In the town of Tecumseh, Oklahoma, parents and school officials finally had it up to here with all these damn drugs and these damn kids. They decided to use the tiniest excuse possible to subject the greatest number of schoolchildren to mandatory drug testing, and they settled on testing anyone who wanted to be in extracurricular activities. So from then on, all extracurriculars would require drug testing. All of them.

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Lindsay Earls, who was a member of choir, the marching band, the Academic Team and the National Honor Society -- and would thus have been mandated to piss in a cup at least four times solely under suspicion of nerdity in the first degree -- filed a lawsuit on behalf of the students.

Earls cited the Constitution, in which the Fourth Amendment grants you privacy and requires that authorities have reasonable suspicion to search you. Lawyers for Pottawatomie County, where Tecumseh is located, countered that children on drugs pose a physical danger to themselves and others while performing any extracurricular activity. Even chess.


And let's face it, that is clearly a gigantic bong.

Since they were fighting the War on Drugs and this was the children we were talking about, the legal fires remained lit until the case was heard before the Supreme Court. Once it got there, Justice Ruth Bader Ginsburg tried to speak for those few adults who hadn't lost their minds:

"The School District cites the dangers faced by members of the band, who must perform extremely precise routines with heavy equipment and instruments in close proximity to other students and by Future Farmers of America, who are required to individually control and restrain animals as large as 1500 pounds ... Notwithstanding nightmarish images of out-of-control flatware, livestock run amok, and colliding tubas disturbing the peace and quiet of Tecumseh, the great majority of students the School District seeks to test in truth are engaged in activities that are not safety sensitive to an unusual degree."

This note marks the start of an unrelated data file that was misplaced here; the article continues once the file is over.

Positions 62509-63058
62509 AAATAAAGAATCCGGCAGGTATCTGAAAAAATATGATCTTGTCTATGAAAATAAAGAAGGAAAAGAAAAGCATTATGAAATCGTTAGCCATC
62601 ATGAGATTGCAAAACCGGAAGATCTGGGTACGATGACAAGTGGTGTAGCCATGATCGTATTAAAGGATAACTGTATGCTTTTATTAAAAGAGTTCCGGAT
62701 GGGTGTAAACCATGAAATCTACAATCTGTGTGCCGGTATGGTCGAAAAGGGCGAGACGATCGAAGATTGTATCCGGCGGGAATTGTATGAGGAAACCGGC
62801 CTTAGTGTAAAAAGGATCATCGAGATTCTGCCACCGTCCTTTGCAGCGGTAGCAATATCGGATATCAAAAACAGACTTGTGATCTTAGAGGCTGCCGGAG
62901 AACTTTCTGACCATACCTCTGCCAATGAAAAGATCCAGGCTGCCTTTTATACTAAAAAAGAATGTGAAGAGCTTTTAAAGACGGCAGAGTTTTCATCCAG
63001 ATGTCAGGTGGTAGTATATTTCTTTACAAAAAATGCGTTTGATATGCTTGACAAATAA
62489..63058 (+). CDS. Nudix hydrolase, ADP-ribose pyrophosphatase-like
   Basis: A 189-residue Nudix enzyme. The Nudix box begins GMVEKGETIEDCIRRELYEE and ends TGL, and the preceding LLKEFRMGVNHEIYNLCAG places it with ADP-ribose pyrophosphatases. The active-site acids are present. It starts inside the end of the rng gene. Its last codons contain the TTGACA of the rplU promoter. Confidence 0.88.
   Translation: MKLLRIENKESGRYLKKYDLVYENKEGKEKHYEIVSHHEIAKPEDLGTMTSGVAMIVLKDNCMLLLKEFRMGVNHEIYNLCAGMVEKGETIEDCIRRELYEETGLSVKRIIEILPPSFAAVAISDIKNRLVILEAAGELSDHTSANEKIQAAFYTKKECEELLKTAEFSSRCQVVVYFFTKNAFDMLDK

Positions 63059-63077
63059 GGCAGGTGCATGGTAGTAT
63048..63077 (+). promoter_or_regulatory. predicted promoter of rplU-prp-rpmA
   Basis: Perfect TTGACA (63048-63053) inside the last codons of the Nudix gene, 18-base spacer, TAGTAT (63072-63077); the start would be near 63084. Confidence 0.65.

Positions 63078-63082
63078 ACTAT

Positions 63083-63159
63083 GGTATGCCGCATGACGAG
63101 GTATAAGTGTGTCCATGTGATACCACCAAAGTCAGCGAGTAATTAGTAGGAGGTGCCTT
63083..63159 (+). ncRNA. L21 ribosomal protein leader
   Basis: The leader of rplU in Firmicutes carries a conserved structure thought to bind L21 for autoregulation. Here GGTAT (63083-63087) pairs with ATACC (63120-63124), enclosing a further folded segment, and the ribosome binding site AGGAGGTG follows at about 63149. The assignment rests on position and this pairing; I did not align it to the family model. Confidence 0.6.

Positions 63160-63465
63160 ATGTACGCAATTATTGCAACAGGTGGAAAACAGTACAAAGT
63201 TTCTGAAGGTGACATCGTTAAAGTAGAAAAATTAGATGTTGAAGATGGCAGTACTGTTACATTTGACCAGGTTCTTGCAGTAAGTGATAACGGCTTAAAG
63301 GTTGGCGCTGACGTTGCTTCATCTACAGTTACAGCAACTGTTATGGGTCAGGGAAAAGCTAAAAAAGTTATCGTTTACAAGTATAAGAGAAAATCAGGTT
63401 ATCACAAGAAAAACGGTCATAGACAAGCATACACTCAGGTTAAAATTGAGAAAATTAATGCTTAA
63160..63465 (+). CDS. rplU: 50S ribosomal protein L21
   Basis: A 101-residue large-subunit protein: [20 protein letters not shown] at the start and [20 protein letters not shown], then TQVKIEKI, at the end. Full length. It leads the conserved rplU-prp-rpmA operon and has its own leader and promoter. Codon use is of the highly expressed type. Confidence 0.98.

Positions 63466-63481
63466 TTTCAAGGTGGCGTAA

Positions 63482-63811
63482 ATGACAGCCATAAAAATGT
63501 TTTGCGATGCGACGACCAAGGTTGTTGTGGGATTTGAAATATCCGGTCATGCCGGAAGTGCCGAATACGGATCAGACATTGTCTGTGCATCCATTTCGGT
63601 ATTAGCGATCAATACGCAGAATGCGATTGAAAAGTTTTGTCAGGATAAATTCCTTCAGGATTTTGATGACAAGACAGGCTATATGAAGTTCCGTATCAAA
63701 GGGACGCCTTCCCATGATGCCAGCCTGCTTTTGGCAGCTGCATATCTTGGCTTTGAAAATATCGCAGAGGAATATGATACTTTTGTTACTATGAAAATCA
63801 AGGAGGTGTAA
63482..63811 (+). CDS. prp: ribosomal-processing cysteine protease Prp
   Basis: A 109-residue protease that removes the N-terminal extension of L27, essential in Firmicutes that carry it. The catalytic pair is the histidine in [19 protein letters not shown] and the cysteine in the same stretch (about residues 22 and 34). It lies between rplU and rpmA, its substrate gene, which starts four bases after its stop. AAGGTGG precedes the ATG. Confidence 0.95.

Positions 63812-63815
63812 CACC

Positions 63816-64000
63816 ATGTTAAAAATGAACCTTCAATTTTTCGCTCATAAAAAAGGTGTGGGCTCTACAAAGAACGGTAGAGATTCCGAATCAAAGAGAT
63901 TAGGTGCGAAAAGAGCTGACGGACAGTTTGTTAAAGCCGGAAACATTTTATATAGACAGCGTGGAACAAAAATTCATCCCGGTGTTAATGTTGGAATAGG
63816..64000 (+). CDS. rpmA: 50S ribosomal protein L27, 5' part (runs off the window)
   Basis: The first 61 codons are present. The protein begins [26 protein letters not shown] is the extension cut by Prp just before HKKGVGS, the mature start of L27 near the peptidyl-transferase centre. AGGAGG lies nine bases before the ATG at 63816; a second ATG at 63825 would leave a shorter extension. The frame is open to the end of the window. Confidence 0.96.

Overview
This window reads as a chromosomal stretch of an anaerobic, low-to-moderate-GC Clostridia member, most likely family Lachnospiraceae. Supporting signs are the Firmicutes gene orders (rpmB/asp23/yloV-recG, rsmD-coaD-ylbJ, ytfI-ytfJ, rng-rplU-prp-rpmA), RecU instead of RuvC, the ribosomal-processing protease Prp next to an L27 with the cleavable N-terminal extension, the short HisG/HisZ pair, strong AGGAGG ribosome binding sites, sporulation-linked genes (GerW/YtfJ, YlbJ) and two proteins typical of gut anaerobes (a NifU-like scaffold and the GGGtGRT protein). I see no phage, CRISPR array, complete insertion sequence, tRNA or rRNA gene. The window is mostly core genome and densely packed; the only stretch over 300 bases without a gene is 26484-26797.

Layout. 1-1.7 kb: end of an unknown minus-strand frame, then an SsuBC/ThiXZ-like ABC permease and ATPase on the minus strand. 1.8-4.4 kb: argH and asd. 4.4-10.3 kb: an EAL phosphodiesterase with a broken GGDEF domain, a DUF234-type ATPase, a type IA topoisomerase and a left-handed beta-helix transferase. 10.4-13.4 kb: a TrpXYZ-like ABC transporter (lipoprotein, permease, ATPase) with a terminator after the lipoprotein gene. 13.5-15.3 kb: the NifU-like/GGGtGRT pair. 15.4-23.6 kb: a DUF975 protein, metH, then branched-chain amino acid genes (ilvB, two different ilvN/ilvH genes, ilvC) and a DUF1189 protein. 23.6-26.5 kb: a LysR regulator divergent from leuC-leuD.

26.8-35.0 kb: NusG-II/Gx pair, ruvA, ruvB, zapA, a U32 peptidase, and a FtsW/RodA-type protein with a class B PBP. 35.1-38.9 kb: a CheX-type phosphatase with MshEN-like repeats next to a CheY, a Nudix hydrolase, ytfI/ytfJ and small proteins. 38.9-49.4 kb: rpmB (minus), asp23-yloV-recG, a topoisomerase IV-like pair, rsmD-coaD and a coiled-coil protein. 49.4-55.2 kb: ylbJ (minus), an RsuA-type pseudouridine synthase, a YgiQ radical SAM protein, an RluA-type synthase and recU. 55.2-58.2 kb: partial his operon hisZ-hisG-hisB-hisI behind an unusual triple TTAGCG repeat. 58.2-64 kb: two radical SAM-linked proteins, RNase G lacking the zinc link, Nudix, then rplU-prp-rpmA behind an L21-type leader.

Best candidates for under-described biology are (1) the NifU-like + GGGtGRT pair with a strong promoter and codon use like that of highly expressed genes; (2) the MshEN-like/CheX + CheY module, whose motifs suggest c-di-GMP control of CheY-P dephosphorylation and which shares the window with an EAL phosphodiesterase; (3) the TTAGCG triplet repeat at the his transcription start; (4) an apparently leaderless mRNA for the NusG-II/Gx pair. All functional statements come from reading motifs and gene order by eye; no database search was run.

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In other words, "... seriously?"

The Verdict:

Justice Ginsburg may have tried to be the voice of reason here, but Earls actually lost this case. In a 5-4 vote, the Supreme Court found that the children don't need none of that highfalutin' privacy. Although most high schools in the country don't test students for drugs just for belonging to the math team, if you want to join it in the town of Tecumseh, you're going to have to piss in a cup, Junior -- or no Trig Olympics for you!